Thursday, April 15, 2010

We once collided like a broken wheel

Every once in a while a record comes along that strikes a chord in my heart. In the late 90's Cheap Trick had been on a downward spiral since the mid 80's with long gaps between recordings, and those few releases were mediocre mishmashes. In 1997 they released what I consider to be their masterpiece, the ill-fated Cheap Trick also known as Cheap Trick '97.

The front cover photo contained no band members, just a five-necked checkered guitar and a bass drum skin. The moment I picked up the CD I could feel that something was different. Inside was a bonus disc which I listened to first. It contained a killer hard rock number Baby Talk and a spot-on cover of The Move's Brontosaurus. My expectations were high at this point, but I was in no way prepared for what I encountered on the official release.

CT 97 is filled with some of the finest power pop ever made. There are a few angry rockers like the opening Anytime that transforms itself into a grunge screamer. Then there are some stunningly beautiful quieter numbers like the closing It All Comes Back to You. And the remainder - mostly written by the band - shows a maturity beyond what I ever expected from the Tricksters.

I keep coming back to this album again and again. Because of the consistent quality from start to finish I am reluctant to pick a favorite. But at the moment there is a one song that keeps cropping up in my subconscious due to its combination of aching lyrics and one of the finest chorus melodies in the annals of power pop.

Carnival Game begins with a man who is sure that the pain caused by his relationship is so great that he would be better of alone.
Some days are easier said than done
Always expecting something's wrong
I'd rather live alone than drag this on
When the chorus arrives he momentarily relents and gives in to his need for a physical connection. But soon the pain returns and he gives up. That brief respite never returns.
Take your time - please lay your hands on me
Don't wanna be alone, oh no
A mask behind a face then you're gone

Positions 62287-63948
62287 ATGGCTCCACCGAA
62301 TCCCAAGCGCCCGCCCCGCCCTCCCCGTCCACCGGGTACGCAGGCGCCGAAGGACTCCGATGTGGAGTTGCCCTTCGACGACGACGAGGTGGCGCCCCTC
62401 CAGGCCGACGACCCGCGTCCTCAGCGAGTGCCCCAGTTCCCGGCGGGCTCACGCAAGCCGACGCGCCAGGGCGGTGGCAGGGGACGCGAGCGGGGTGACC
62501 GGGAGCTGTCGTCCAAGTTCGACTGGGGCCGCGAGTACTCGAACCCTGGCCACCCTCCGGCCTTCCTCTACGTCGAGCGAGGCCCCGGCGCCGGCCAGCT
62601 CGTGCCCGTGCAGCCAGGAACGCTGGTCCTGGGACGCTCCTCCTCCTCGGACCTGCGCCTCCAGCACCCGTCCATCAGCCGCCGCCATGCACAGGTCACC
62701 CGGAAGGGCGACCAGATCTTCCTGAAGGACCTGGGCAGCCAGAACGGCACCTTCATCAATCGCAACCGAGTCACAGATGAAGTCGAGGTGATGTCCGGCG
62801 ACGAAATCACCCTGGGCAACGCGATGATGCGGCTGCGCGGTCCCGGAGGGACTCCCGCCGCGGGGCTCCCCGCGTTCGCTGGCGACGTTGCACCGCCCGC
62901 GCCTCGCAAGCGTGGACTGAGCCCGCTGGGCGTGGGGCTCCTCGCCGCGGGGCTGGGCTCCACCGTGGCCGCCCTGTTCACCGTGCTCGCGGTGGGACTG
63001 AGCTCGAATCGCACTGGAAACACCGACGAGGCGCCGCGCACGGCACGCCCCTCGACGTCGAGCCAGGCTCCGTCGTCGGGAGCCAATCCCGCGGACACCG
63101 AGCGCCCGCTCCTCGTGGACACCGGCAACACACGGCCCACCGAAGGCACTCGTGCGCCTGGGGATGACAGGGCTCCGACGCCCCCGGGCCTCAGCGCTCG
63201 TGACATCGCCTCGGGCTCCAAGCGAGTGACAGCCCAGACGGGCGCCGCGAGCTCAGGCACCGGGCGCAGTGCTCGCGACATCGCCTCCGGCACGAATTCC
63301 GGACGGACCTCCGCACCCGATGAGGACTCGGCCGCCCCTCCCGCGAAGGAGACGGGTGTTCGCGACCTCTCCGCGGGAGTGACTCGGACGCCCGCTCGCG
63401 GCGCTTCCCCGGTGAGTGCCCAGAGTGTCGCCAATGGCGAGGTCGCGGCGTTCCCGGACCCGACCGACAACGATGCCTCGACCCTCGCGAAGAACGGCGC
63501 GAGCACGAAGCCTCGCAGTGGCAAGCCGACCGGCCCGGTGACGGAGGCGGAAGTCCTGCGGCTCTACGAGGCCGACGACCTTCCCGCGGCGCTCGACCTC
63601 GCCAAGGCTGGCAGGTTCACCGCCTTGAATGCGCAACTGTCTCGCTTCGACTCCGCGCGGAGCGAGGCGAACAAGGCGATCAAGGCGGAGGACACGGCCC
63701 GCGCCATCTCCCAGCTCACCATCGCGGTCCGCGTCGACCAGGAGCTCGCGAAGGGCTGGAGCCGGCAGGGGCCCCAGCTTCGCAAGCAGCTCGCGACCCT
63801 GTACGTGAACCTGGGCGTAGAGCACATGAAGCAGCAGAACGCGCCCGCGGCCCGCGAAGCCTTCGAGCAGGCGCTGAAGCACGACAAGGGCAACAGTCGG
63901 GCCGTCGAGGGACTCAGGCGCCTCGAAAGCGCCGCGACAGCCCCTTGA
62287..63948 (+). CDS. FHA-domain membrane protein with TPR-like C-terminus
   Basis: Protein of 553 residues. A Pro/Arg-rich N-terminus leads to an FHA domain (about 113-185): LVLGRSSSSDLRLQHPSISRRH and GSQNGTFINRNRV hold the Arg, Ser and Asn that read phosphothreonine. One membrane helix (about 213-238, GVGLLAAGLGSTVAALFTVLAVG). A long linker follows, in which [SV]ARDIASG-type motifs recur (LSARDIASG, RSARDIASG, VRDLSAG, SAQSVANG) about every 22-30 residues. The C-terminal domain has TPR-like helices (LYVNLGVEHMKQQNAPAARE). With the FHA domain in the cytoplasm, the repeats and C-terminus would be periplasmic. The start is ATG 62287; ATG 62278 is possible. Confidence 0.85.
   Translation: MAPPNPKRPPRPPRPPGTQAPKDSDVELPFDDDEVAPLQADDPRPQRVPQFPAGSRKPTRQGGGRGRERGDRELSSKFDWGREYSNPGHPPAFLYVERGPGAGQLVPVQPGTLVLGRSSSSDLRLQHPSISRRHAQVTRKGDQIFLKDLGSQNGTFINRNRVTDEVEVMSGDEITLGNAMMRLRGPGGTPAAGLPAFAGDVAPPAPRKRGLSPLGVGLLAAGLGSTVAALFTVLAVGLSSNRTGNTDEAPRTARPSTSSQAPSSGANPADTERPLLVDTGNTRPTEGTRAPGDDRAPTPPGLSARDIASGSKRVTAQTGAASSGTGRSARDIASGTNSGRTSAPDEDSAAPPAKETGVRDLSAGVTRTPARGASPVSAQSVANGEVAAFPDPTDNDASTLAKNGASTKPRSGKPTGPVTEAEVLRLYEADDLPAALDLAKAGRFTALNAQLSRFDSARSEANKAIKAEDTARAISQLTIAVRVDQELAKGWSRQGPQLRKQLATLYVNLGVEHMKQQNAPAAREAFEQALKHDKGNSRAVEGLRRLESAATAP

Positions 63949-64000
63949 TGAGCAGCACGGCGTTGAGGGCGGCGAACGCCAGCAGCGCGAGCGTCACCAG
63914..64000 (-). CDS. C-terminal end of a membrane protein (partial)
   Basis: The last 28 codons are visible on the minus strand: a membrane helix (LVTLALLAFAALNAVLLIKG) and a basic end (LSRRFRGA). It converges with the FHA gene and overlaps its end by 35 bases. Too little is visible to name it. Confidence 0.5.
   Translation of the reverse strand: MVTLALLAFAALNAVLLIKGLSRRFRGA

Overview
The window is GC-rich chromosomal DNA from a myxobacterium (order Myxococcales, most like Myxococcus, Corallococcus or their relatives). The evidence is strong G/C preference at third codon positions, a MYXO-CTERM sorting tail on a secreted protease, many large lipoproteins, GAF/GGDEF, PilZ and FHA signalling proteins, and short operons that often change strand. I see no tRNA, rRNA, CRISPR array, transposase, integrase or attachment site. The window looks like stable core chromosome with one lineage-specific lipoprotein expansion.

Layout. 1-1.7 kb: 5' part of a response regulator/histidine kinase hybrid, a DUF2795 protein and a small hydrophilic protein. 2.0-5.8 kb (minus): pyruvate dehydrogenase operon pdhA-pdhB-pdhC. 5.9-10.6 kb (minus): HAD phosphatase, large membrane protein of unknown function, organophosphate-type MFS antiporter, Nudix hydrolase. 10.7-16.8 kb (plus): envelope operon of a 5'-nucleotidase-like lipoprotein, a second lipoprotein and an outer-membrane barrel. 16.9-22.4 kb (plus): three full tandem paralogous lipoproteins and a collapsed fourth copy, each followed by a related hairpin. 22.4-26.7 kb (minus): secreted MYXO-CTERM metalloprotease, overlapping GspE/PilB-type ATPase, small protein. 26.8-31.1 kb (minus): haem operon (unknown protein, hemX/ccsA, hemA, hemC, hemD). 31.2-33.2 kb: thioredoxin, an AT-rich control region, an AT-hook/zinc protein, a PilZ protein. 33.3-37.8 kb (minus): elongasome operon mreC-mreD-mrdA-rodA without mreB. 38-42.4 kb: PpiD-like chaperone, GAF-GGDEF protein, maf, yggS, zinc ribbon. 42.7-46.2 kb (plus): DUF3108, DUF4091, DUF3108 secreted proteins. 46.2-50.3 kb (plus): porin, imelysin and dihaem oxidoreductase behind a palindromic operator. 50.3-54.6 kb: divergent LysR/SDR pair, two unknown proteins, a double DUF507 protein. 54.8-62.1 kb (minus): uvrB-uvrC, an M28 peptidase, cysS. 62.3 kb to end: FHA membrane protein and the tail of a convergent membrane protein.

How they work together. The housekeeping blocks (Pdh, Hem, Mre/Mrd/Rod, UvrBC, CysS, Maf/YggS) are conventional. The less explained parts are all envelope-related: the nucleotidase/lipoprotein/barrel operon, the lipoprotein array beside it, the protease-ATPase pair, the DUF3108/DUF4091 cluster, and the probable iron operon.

Oh yeah - comes a time when you're better off alone
We once collided like a broken wheel
So undecided what was real
Maybe a crash somehow has sex appeal
Whatever turns you on
One down - one to go
Oh no, playin' in a carnival
Your time is gone


7 comments:

tbrough said...

Spot on - I loved this CD! I hope youy also listened to Rockford, which is also a superb CT disc.

Mister Pleasant said...

Thanks Tim, and yes I need to be spanked because you told me about Rockford a couple of years ago and I have neglected to buy it. But I have a gift card needing to be used - so count on it being my next music purchase.

Holly A Hughes said...

Ooh, spanking? You naughty thing.

Thanks for this write-up. I know next to nothing about Cheap Trick, and you made me want to listen to this CD right away. That's good writing!

Mister Pleasant said...

Well Holly, truth be told I would be more likely to give the spanking than take one :)

Glad to know that expounding had some impact. I do not often fall head over heels for a "new" release but Cheap Trick 97 sure did it for me.

Who Am Us Anyway? said...

I've said it before 'n i'll say it again, Mr. Pleasant is among the most reliably fine rock 'n roll writers I've ever read.

Holly I hope once you've tasted Cheap Trick 97 (i agree with Mr. P that that's probably the best possible introduction to the band) you'll also check out Trick's criminally underrated 2006 release, Rockford.

Thomas Paine said...

Holly I hope once you've tasted Cheap Trick 97 (i agree with Mr. P that that's probably the best possible introduction to the band) you'll also check out Trick's criminally underrated 2006 release, Rockford.

Holly -- don't forget to check out 1976's criminally under-appreciated release Cheap Trick

Also known as "the Black and Whote album," it is a miracle and one of the gifts from heaven that so often is taken for granted by louts like Who Am Us.

Not that he's entirely loutish. . . .

Who Am Us Anyway? said...

As usual, Mr. Paine is correct (on all counts) :-)